The rout of crude oil to multi-year lows presents India with a great opportunity to fill up its storage and strategic petroleum reserves (SPRs). Storing oil now at low prices will enhance the country’s energy security, given its high import dependency.

The demand destruction due to the Covid-19 crisis outweighs the recent massive output cut agreement by OPEC+, and oil is likely to remain subdued. The world’s onshore storage capacities are running out, and supertanker ships being used to store oil on the seas are also filling up fast.

But it will be foolhardy to think that oil will stay down forever. The expected bankruptcies of many oil producers could shut down a fair amount of supply that may not revive easily.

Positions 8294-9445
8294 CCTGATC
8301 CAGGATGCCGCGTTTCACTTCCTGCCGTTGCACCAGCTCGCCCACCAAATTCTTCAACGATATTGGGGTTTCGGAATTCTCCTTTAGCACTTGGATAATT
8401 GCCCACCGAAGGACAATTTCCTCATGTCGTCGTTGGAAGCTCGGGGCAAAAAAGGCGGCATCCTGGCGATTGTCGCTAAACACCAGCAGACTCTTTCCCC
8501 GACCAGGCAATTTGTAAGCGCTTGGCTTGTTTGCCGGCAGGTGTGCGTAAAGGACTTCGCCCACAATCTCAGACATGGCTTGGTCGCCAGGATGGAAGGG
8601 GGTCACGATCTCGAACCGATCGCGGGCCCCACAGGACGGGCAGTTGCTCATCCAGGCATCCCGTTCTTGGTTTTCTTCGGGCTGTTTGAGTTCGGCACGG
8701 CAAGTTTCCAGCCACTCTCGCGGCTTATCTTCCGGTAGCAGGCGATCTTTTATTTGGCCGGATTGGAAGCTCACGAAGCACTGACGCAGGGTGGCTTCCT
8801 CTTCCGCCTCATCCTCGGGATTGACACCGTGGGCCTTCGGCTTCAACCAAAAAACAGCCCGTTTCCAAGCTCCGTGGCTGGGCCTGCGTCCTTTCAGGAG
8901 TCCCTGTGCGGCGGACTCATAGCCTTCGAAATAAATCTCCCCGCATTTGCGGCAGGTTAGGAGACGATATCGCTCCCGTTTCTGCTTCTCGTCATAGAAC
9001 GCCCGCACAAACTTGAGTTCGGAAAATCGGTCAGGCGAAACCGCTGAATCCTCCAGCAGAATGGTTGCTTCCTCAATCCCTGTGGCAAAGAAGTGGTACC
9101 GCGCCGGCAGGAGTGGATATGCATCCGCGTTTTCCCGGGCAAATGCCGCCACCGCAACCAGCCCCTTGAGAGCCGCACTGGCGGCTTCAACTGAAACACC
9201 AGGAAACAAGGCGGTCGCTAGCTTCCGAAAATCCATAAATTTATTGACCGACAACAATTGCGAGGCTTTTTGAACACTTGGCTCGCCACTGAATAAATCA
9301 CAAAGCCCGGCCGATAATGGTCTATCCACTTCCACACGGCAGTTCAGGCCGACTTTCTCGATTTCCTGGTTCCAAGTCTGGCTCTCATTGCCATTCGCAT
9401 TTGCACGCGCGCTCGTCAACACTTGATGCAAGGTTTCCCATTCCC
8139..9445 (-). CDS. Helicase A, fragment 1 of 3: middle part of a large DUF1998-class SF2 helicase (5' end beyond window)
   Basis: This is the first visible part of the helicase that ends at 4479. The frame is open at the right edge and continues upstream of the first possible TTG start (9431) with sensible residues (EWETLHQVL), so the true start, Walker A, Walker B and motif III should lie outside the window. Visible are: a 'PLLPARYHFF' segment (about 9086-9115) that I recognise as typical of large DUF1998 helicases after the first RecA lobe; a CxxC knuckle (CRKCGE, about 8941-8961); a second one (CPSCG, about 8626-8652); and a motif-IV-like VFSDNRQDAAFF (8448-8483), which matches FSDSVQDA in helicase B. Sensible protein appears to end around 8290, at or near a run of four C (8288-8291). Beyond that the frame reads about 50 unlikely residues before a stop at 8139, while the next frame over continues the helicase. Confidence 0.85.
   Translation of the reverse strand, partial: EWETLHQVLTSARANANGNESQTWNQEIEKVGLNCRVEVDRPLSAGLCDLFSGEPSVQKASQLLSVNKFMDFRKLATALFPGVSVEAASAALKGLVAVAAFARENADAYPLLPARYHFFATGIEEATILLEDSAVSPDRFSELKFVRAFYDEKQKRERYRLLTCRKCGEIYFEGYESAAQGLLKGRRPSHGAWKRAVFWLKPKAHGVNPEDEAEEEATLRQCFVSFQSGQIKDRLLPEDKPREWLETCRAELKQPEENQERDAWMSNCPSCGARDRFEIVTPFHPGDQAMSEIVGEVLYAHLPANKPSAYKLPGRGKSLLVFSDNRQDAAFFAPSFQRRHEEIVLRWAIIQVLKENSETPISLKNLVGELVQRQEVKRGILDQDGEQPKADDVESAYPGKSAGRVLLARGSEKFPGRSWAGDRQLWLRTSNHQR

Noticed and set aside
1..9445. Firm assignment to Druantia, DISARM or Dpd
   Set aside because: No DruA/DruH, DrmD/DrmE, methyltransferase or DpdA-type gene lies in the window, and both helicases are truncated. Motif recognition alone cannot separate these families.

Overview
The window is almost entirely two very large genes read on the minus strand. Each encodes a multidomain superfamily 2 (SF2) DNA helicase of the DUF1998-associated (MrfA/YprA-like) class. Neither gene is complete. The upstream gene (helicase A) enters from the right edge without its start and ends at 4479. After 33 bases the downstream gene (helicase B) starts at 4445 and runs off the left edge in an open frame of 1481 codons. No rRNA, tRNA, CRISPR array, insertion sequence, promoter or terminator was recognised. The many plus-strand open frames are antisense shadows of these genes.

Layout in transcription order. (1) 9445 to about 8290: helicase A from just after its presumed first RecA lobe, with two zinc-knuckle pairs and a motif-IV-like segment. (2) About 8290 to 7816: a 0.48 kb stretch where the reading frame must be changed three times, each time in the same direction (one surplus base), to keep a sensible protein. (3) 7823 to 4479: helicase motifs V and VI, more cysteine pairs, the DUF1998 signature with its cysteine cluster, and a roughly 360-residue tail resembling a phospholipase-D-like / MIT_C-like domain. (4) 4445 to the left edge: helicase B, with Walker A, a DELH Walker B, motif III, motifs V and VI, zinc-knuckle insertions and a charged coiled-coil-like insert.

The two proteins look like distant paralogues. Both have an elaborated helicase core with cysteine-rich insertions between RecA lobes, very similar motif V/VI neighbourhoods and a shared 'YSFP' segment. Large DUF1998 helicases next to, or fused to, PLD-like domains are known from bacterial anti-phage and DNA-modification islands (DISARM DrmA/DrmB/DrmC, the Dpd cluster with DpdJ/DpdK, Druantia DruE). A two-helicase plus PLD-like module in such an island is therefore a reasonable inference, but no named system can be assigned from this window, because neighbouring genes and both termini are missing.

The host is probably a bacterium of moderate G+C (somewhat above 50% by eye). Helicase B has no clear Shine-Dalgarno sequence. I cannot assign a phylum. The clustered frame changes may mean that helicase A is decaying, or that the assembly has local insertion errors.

So, India should move quickly and fill up its storage and reserves before the window of opportunity closes. The government seems aware of the urgency. At the recent meeting of G20 energy ministers, Oil Minister Dharmendra Pradhan said that India will continue to fill up its SPRs.

But is enough being done, and fast? Reports say that until early this month, India’s SPRs were just about half full. The country currently has SPR capacity of 5.33 million tonnes in giant underground caverns in Vishakhapatnam, Mangaluru and Padur — about 9-10 days of the country’s import. Only 56 per cent of this has been filled, while orders have been placed for the rest. When these will be fully filled is unclear.

Meanwhile, the Phase II of the strategic petroleum reserves has been long delayed. In June 2018, the government had approved 6.5 million tonnes’ capacity in Chandikhol and Padur. Nearly two years on, not much has happened. Earlier, in the Phase I construction of the 5.33 million tonnes, there were huge time and cost overruns.

The country’s total crude storage capacity — with oil refiners and SPRs — is about 75 days of oil import. This is short of the global norm of 90 days. India needs to get its act together.

The writer is Deputy Editor with BusinessLine